JULY 30, 1957
NEW YORK—I have just been told that the Soviet Union has granted me the three visas I asked for, and I hope we shall be off to Russia by the end of August. I am glad to have this chance to see a country that I have never seen, and I am grateful that I may travel in Russia, if not in China.
I do not believe in crying over spilt milk, but in the case of last week's House action in defeating the federal school aid bill, I think it is important that we all understand how the milk was spilled. The anti-segregation amendment was adopted, at the suggestion of the Republicans, and then many of the Republicans voted against the amended bill—thus making the defeat sure, since they were of course joined by the Southern Democrats. This coalition has used the same tactics before.
It is a clever trick, but I hope the colored people of this country are going to awaken to the fact that—by voting for the anti-segregation amendment and then voting against the bill—the Republicans are friends neither of Negro nor of white children. They simply make sure that no federal money will be spent on constructing new schools, and both Negro and white children suffer.
I have said repeatedly that, in view of the situation as it now stands, it would be better to refrain from putting this anti-segregation clause into the bill. Without it, we could get a clear-cut vote as to who wants new school construction and an improved school situation for the children of our country as a whole.
I think the segregation question will have to be fought in the courts anyway, and Congress should consider the school construction problem on the simple basis of needed school facilities. The legal fight for anti-segregation would then proceed, school by school and case by case, wherever it is not accepted. This may take more time, but at least all of our children would not suffer as they now do, in overcrowded buildings with over-worked and—in some cases—poorly trained teachers.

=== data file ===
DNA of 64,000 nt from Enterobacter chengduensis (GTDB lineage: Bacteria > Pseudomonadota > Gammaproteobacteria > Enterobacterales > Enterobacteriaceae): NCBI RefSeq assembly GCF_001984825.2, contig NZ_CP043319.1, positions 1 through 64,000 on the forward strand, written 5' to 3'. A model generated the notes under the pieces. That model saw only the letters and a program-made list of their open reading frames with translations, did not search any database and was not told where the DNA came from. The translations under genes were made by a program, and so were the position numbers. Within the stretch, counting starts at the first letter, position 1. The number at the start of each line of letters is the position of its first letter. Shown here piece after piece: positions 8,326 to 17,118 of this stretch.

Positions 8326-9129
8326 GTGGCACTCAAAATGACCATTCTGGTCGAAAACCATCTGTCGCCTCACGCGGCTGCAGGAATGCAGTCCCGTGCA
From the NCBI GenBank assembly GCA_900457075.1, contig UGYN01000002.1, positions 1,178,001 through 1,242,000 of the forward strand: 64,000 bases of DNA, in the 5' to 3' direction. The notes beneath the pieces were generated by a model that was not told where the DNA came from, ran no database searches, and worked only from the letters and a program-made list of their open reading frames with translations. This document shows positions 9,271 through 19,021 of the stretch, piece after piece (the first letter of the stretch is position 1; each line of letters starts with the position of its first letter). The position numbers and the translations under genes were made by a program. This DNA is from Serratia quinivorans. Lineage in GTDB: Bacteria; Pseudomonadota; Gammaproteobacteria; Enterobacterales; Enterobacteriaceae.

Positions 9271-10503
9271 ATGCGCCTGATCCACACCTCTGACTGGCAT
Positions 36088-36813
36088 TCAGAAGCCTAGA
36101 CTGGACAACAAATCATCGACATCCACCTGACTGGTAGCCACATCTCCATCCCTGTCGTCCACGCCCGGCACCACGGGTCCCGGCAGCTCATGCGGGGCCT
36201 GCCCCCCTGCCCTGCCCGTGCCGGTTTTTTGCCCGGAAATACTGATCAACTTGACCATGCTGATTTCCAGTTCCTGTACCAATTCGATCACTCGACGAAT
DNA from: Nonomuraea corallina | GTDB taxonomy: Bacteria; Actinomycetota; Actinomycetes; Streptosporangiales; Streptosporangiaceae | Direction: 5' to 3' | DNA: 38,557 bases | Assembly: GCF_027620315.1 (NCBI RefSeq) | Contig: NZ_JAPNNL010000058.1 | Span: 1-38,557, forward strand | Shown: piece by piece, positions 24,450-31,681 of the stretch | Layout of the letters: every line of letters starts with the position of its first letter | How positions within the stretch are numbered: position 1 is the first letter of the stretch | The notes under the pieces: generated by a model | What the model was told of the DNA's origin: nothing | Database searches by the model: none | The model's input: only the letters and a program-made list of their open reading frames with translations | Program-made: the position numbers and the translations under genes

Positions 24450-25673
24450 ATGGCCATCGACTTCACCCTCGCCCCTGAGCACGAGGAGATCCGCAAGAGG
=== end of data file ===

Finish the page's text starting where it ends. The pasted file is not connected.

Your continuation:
For this year, the school bill fight is over—but it will have to begin again in the next session of Congress. I hope everyone will understand clearly what Republican trickery has done.
I must say I am relieved to know that the young Airman who did not want a "white sidewall" haircut is no longer imprisoned and subject to loss of rank and pay. This is one of the most ridiculous episodes created by some of our ultra-military-minded officers in quite a while. It would have been just laughable, if it had not been so tragic.
If there is one thing I dislike more than any other, it is sitting for my portrait. But Dr. Ralph Bunche, who had just had his portrait painted by the same artist, was persuasive enough to get me to sit for Mr. Robert Roche. It only took a little over two hours, and I hope it serves the artist's purpose, for he is making a record of Americans who have served in these initial years in helping to build the United Nations.
Posterity will certainly think I was a grim old lady, but it is a good likeness, and I think Mr. Roche is a very good painter.
(Copyright, 1957, by United Feature Syndicate, Inc.)
Names Mentioned or Referenced
- [ index ] New York (N.Y., United States)
About this document
My Day by Eleanor Roosevelt, July 30, 1957
- Brick, Christopher (Editor)
- Regenhardt, Christy (Associate Editor)
- Black, Allida M. (Editor)
- Binker, Mary Jo (Associate Editor)
- Alhambra, Christopher C. (Electronic Text Editor)
Digital edition published 2008, 2017 by
The Eleanor Roosevelt Papers Project
Available under licence from the Estate of Anna Eleanor Roosevelt.
Published with permission from the Estate of Anna Eleanor Roosevelt.
MEP edition publlished on 2008-06-30
TEI-P5 edition published on 2017-04-28
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